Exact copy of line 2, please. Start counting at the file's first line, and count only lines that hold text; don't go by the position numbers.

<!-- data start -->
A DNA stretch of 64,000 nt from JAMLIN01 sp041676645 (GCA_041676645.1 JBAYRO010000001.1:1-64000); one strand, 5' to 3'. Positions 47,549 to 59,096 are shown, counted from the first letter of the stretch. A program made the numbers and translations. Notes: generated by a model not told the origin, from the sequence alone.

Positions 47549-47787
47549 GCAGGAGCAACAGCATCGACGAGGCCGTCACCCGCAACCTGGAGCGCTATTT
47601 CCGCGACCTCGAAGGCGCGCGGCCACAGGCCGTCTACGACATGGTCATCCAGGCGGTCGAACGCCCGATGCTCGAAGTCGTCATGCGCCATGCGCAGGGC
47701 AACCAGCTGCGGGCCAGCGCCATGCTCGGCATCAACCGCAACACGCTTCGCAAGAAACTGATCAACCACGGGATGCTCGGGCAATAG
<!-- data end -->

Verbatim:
Positions 47549-47787